As Hate Incidents Rise, Rights Groups Urge Trump to Denounce Bigotry

Richard Cohen, president of the Southern Poverty Law Center, speaks during a press conference in Washington, DC on Nov. 29, 2016. (Photo by Win McNamee/Getty Images)

As Hate Incidents Rise, Rights Groups Urge Trump to Denounce Bigotry

The Southern Poverty Law Center reveals a "national outbreak of hate" since Donald Trump's election.

Since the election of Donald Trump, an increased number of hate incidents have targeted minority groups in America, and the election results are having a negative impact on America's schoolchildren, according to the Southern Poverty Law Center (SPLC).

On Tuesday, the SPLC revealed these findings at a press conference held in conjunction with a number of human rights and education leaders, calling on Trump to denounce racism and bigotry and to reconsider some of the high-level appointments he has made since the election.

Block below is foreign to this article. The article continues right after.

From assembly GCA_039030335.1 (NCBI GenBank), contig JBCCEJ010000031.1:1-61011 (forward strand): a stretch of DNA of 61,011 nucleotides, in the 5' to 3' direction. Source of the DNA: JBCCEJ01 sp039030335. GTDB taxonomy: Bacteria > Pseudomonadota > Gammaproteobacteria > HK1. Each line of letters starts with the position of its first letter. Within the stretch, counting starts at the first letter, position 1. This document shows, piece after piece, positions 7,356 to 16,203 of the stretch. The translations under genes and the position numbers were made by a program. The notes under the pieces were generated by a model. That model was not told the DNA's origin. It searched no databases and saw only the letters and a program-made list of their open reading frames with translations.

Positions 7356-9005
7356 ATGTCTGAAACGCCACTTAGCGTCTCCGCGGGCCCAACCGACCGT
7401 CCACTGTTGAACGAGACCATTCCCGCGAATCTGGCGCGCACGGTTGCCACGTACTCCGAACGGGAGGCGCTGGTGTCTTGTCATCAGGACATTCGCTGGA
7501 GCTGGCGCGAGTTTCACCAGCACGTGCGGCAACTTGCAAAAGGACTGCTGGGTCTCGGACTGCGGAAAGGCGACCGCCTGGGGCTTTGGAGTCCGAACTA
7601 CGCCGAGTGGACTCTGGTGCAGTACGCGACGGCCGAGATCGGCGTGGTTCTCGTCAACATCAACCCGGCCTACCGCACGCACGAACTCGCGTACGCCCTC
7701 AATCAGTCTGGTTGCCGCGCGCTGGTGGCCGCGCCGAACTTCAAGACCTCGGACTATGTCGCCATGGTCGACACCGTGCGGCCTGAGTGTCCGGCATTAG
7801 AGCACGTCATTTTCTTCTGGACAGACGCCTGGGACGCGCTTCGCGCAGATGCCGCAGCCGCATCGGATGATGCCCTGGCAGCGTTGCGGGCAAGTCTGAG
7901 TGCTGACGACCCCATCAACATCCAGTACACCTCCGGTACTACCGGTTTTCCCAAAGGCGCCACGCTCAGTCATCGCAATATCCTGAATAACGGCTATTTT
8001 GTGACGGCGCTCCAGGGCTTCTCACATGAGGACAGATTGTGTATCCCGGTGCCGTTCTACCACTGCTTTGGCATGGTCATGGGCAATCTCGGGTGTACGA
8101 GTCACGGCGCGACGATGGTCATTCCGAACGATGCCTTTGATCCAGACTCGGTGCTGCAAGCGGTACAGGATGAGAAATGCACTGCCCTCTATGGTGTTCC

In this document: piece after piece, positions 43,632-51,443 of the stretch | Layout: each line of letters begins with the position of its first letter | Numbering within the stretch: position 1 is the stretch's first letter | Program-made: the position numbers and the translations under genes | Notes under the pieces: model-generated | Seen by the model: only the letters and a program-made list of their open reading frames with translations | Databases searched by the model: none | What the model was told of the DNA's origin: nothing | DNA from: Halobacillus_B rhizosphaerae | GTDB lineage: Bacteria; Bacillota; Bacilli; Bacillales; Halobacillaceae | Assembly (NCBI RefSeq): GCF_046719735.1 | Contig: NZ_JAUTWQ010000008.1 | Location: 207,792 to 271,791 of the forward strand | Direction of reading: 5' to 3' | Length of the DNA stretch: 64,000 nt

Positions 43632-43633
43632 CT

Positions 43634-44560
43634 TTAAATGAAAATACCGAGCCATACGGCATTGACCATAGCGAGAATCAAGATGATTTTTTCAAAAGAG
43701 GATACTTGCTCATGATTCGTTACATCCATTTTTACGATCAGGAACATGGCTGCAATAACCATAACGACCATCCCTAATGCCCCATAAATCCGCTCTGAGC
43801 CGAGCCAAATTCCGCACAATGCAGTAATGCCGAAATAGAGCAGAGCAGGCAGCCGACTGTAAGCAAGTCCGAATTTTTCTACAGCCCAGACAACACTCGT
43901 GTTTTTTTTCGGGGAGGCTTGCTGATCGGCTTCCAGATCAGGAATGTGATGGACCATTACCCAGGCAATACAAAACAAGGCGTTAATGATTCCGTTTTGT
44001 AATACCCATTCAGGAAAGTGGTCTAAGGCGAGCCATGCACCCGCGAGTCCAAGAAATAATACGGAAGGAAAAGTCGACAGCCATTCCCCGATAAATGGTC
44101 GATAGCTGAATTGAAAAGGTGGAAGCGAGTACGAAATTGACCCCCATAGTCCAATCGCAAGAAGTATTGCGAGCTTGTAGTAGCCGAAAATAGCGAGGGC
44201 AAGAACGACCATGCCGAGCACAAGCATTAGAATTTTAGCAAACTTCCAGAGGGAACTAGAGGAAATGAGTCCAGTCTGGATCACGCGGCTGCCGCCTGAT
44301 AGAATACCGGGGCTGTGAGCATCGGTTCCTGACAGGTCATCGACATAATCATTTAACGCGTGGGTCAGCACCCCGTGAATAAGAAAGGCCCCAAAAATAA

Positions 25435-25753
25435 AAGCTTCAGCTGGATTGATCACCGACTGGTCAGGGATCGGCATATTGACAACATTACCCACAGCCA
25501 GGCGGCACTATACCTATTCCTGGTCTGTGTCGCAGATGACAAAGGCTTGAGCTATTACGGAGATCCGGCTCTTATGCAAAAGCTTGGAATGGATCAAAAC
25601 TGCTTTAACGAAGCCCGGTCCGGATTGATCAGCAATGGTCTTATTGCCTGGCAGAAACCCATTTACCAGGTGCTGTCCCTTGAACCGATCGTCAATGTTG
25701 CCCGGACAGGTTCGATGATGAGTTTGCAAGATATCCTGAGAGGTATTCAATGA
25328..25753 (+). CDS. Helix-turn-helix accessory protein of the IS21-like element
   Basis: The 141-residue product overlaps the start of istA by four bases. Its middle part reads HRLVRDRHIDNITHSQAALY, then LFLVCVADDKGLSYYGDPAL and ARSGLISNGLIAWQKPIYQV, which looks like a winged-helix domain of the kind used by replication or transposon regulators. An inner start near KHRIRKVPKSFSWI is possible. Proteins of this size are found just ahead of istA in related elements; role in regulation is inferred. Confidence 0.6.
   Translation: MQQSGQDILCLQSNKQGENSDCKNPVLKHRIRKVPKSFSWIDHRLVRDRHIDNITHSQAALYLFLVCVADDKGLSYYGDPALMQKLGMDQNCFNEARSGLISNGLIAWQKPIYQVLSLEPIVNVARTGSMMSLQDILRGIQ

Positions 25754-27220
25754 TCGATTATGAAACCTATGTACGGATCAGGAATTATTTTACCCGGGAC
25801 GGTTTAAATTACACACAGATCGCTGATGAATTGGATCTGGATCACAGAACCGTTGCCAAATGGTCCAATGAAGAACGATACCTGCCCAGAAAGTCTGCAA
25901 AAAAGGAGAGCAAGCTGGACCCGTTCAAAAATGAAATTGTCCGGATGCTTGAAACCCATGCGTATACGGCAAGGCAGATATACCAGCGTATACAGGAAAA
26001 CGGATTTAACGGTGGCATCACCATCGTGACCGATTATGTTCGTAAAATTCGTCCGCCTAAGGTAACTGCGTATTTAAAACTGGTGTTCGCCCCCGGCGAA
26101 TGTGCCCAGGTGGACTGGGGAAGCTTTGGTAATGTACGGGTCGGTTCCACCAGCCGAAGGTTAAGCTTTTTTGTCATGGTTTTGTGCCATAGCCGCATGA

"Students chanted, 'Trump won, you're going back to Mexico!'"

While Trump has disavowed white supremacists since his election, he has not "acknowledged that his own words have sparked the barrage of hate that we are seeing," said SPLC President Richard Cohen. "Trump has been singing the white supremacist song since he came down that escalator in his tower and announced his presidency, calling Mexican immigrants rapists."

In the days following Trump's election, a high school teacher in Washington state reported that she heard students chanting "white power" in the hall. In over 15 years of teaching high school, "this is the first year that swastikas are appearing all over school furniture," she said.

"'Kill the n*****s'" was etched in a high school bathroom in Tennessee, according to a teacher there. In Kansas, students chanted, "Trump won, you're going back to Mexico!" a high school teacher reported.